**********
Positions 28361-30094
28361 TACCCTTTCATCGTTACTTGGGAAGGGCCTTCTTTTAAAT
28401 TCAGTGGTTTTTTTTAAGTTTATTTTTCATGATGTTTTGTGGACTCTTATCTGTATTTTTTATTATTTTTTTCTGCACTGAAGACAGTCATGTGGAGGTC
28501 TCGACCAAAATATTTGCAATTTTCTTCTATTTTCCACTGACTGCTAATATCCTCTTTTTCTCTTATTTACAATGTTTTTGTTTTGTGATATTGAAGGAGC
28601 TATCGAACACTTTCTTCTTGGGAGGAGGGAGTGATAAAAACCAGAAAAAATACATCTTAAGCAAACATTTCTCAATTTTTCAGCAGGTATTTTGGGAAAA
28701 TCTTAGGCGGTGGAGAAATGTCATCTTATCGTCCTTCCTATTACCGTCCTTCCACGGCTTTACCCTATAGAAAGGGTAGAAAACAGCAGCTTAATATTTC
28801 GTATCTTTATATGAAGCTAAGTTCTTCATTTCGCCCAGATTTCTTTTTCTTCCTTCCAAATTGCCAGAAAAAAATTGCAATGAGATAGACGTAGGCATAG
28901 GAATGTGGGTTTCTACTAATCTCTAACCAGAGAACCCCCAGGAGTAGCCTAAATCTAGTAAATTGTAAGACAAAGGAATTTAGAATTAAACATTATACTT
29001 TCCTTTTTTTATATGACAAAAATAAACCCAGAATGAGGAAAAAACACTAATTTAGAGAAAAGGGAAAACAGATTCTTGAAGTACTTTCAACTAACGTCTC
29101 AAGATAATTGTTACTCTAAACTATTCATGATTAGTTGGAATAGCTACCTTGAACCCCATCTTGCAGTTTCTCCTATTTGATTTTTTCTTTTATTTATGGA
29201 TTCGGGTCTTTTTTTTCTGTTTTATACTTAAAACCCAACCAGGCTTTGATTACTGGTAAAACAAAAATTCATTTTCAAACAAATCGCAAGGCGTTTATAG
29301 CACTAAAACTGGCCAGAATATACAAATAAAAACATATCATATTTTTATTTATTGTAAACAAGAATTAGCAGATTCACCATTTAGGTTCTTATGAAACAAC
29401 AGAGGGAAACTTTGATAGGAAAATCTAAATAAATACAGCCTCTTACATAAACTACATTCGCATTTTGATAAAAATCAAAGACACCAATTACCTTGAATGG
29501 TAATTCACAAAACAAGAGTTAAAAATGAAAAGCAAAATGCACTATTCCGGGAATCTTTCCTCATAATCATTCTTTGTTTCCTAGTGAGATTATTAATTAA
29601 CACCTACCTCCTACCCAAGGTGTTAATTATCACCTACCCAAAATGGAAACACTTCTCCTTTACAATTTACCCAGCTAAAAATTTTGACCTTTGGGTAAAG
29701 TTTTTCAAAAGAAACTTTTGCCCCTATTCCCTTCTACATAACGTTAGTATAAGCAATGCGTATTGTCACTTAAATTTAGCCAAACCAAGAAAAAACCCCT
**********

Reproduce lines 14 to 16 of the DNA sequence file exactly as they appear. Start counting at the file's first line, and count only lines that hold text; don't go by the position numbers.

29501 TAATTCACAAAACAAGAGTTAAAAATGAAAAGCAAAATGCACTATTCCGGGAATCTTTCCTCATAATCATTCTTTGTTTCCTAGTGAGATTATTAATTAA
29601 CACCTACCTCCTACCCAAGGTGTTAATTATCACCTACCCAAAATGGAAACACTTCTCCTTTACAATTTACCCAGCTAAAAATTTTGACCTTTGGGTAAAG
29701 TTTTTCAAAAGAAACTTTTGCCCCTATTCCCTTCTACATAACGTTAGTATAAGCAATGCGTATTGTCACTTAAATTTAGCCAAACCAAGAAAAAACCCCT